There are many testimonies of Castellina in Chianti dating back to medieval times. The first certain documents date back to the 11th century, when the area was a fief of the nobles of the Castello del Trebbio, a family related to the Guidi counts. In the twelfth century, Castellina in Chianti came under the influence of Florence and in 1193 an agreement was signed between the lords of Trebbio and Florence in which the Florentines were granted the task of militarily guarding the castles of Trebbio and Castiglione (now Castellina in Chianti ). After the Lodo di Poggibonsi of 1203, an act in which the Chianti borders between Florence and Siena were sanctioned, Castellina found itself to be one of the most important Florentine outposts since it was placed on the most direct road connecting the two rival cities.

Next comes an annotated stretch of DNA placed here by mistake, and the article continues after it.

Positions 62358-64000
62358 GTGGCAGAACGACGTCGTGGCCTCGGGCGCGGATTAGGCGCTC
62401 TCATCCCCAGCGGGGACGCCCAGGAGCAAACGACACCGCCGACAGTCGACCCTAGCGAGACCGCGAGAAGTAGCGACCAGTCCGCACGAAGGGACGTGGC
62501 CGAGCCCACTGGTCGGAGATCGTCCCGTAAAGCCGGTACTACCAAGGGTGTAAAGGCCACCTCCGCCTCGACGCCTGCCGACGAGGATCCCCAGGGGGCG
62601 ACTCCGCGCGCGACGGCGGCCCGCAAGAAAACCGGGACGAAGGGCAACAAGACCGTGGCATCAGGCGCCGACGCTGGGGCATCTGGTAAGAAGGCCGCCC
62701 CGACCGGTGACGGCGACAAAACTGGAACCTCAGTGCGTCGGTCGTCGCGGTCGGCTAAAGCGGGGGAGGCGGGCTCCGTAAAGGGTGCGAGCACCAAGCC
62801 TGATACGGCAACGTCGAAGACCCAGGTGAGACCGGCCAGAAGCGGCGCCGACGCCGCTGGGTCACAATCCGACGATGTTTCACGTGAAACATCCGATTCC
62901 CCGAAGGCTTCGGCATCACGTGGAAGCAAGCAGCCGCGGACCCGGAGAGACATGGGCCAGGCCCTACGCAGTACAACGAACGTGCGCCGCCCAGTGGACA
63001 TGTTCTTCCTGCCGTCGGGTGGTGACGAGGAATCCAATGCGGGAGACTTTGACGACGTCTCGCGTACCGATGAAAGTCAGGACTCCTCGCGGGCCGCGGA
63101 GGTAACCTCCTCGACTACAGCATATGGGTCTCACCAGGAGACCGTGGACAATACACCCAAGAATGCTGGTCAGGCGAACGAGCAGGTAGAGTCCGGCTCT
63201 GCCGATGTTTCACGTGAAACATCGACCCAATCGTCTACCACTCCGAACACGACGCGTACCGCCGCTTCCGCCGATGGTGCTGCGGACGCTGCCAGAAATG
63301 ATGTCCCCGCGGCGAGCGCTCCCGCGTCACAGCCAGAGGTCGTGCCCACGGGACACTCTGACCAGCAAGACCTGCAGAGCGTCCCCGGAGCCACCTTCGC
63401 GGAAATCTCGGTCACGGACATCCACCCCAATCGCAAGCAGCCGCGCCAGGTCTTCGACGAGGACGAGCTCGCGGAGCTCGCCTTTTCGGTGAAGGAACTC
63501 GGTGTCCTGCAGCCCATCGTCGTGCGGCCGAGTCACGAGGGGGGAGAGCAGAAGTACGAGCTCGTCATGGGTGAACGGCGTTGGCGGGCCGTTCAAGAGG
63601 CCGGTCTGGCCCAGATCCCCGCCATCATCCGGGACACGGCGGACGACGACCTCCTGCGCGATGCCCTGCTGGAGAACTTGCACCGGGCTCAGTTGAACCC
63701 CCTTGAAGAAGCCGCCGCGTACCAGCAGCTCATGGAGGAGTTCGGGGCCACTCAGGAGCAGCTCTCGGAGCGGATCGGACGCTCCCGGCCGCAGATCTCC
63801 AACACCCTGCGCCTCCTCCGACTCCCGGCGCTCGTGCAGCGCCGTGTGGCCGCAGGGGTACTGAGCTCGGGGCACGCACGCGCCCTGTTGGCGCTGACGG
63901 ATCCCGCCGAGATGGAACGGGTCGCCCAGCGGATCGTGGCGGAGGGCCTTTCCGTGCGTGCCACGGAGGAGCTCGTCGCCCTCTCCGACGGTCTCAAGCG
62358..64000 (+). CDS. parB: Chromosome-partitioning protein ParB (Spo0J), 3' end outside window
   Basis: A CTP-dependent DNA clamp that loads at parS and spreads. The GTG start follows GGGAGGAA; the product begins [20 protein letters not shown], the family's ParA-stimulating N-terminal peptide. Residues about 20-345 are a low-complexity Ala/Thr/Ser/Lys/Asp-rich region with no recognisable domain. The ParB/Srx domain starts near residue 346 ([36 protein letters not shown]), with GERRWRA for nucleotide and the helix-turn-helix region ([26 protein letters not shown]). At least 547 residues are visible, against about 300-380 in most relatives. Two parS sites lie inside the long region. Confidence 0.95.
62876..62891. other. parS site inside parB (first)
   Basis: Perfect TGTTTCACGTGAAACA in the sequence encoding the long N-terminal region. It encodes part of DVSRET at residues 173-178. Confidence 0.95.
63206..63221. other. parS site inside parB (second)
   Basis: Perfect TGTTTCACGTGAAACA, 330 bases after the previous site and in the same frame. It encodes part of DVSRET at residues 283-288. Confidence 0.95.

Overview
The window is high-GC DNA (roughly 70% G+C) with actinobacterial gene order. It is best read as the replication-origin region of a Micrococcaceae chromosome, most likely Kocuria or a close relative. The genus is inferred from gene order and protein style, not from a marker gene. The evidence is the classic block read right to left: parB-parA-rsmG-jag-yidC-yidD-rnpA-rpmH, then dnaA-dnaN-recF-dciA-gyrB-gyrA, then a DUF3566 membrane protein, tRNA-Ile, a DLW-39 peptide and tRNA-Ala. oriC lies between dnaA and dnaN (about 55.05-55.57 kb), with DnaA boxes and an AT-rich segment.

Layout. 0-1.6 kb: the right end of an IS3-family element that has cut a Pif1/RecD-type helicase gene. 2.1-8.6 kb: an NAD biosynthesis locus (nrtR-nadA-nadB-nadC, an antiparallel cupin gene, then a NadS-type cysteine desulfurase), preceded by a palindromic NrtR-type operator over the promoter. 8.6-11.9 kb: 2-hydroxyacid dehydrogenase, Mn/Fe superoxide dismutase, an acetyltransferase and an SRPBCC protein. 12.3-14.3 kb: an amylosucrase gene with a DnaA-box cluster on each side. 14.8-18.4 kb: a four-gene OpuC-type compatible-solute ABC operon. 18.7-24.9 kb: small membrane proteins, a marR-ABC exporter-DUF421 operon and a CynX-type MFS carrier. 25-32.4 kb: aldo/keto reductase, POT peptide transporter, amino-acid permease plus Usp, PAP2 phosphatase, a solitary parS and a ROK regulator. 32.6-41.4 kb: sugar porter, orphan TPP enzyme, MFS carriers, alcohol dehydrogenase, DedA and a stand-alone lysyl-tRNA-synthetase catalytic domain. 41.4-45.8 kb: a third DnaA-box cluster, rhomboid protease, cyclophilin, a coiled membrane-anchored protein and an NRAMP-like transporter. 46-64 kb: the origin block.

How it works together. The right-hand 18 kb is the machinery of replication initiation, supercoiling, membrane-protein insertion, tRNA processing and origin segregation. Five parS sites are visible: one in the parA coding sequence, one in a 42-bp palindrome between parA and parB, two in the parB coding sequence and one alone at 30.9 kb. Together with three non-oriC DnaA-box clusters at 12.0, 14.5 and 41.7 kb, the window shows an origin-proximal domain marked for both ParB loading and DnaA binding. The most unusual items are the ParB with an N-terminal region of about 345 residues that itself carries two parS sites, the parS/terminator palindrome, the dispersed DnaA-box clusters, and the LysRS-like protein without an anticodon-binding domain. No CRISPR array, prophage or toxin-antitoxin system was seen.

In the 14th century, Castellina in Chianti became one of the cornerstones of the Lega del Chianti, so much so that it was at the head of one of the contractors in which it was divided. The Terziere of Castellina administered the part of the Chianti that slopes down towards the Valdelsa. In 1397 it was sacked and completely burned by the troops of the Duke of Milan Gian Galeazzo Visconti commanded by Alberico da Barbiano. In 1400 it was then decided to fortify the town. Today you can stroll among the medieval streets teeming with shops and food and wine specialties; don’t miss the covered walkway from whose windows you can admire one of the most beautiful landscapes of the whole Tuscany. A stop in Castellina in Chianti can not be separated from a visit to some of the numerous wine bars in the area, for a wine tasting accompanied by a nice cut of cold cuts: the area is in fact known for the great Norcina art of Chianti, capable of offering cold cuts with an unforgettable taste.